Seton Hall Prep (SHP) launched its inaugural Introduction to Engineering Honors course in the summer of 2015 with eight motivated SHP students. Their first opportunity for design was that of a projectile and launcher. The Edison Innovation Foundation was there to support the testing phase. Teachers out there reading this … what a great student activity!
Project teams of two or three students completed the design using Tinkercad (free online software) and printed the projectiles and launchers in biodegradable PLA (polylactide) plastic with SHP’s 3-d printer, a 5th Generation Makerbot Replicator. Each team was given a small bungee cord for propulsion, which needed to be factored into the launcher design. The projectiles were launched horizontally from a height of one meter using only one finger to fire the device, necessitating a trigger mechanism for each design. Students used their mastery of kinematics (the geometry of motion) to model the flights of the projectiles.
Teacher Kelly Searfoss prepares to launch a test projectile as a student holds the launching apparatus steady (check out the math on the whiteboards … no math-o-phobia here!)
The goal for each team was to maximize both the accuracy (how close projectiles landed to the target) and precision (how close multiple launches landed to one another) of ten launches aimed at a target on the ground five meters away. Each of the landing sites was marked on the floor as the testing proceeded, and then their x- and y- distances (perpendicular to and parallel to the launch direction) from the target were measured.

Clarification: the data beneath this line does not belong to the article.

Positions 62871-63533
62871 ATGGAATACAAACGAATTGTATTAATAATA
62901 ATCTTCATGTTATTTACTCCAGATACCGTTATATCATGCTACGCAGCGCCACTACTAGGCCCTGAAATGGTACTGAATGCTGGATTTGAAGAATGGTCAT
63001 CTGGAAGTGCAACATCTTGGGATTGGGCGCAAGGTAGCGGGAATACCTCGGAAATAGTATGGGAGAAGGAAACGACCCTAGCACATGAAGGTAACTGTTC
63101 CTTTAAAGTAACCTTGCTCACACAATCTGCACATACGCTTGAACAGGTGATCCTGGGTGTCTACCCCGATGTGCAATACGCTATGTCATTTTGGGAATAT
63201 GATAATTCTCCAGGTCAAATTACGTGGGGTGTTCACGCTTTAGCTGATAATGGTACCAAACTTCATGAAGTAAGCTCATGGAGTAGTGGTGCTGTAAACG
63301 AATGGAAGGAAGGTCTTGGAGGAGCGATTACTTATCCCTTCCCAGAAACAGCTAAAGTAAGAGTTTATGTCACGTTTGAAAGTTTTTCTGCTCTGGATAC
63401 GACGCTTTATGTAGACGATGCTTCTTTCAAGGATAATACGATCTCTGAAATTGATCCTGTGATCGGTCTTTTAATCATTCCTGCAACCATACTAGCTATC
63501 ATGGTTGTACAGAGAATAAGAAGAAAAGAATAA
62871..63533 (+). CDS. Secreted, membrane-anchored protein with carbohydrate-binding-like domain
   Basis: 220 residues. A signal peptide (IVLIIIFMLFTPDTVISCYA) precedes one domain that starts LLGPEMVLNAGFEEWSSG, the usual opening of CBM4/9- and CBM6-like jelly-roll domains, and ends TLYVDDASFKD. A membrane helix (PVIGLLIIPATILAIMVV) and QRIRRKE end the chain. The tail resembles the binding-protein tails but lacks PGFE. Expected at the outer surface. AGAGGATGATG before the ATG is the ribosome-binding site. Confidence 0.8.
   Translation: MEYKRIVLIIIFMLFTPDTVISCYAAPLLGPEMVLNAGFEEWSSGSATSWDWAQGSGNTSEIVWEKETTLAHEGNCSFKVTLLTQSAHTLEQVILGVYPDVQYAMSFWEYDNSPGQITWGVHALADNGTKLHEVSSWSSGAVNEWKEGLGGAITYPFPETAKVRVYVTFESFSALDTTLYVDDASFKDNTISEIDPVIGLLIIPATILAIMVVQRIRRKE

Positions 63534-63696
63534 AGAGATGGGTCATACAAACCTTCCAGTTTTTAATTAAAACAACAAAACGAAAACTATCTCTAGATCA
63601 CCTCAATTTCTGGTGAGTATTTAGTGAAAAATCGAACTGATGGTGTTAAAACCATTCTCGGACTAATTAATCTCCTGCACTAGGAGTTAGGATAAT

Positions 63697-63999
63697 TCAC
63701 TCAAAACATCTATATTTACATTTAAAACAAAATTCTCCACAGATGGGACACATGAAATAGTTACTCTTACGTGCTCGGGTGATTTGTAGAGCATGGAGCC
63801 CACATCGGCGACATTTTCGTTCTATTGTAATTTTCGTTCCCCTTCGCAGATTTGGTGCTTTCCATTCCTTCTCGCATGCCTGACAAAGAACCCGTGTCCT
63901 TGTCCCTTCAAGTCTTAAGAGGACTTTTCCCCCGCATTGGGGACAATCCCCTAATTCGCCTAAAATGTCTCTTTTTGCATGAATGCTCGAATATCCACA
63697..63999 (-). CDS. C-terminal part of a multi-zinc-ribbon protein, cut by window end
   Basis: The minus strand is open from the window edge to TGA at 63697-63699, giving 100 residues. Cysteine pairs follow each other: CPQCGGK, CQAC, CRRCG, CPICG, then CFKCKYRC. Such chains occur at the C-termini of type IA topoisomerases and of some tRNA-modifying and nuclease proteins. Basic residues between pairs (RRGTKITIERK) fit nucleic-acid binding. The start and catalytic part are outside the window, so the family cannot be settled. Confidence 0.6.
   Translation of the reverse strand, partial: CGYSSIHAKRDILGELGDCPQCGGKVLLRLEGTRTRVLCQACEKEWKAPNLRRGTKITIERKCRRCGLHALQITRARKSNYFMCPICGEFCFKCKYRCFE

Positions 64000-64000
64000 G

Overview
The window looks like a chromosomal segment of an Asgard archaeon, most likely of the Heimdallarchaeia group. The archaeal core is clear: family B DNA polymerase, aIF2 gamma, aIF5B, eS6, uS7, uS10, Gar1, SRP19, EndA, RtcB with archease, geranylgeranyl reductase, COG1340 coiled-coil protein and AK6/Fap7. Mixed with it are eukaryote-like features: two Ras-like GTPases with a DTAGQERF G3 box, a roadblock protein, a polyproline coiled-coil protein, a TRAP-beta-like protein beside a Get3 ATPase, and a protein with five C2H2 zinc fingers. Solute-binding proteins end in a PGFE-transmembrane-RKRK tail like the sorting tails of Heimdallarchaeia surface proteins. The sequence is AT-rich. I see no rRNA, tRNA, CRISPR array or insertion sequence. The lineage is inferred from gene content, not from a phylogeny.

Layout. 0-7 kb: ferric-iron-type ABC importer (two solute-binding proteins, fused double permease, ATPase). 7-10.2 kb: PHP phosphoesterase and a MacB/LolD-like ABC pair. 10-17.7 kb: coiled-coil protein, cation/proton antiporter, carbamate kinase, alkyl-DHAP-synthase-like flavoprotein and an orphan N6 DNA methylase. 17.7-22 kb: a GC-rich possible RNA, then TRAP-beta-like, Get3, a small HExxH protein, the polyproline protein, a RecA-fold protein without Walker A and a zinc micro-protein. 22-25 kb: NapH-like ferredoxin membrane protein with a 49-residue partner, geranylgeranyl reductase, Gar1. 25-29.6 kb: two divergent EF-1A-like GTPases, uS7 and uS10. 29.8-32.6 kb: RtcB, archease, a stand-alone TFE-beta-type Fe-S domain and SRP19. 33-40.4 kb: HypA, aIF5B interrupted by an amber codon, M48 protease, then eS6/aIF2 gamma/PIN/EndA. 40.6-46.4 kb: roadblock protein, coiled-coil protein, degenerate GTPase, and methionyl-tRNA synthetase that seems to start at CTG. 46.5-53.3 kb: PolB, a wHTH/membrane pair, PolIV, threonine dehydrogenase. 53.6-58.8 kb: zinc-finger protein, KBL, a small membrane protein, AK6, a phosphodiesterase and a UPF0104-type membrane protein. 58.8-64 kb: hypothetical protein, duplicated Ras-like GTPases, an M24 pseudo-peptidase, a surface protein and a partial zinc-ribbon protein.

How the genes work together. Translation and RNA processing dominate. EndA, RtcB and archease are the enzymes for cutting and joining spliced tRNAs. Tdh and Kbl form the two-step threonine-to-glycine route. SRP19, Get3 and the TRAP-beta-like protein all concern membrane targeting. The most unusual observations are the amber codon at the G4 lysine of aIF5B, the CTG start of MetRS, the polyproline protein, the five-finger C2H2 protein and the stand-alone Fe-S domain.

Students gather around to take stock of their hand-held videos of each launch to enthusiastically record just where the projectiles landed. Competition is fun!
The relative accuracy of each group’s design was evaluated in each direction by calculating the average distance from the target. Students calculated the standard deviation of the measurements in each direction to provide a measure of the relative precision of each design. As expected, the groups generally found that their launches displayed better accuracy and precision in the x-direction, as it was more difficult to ensure that the projectiles traveled 5 meters each time than to keep the launches straight.
Students concluded the design project with a formal report outlining the physical concepts of projectile motion and kinetic and elastic potential energy, their mathematical evaluation of their design strength, and their experience with the trial-and-error nature of the design process.
Some student quotes about this engineering design experience-
“We came out of this activity realizing the importance of communication in engineering.”
“We learned first-hand what teamwork feels like; and will use this skill as we move on to college and professional careers.”
“The way Edison invented a whole new way to invent made us realize how great an innovator he was, serving as a role model for all of us in our engineering careers.”
Contact Kelly Searfoss directly at SHP if you want more details.
Thomas Edison said, “I find out what the world needs. Then I go ahead and try to invent it.”
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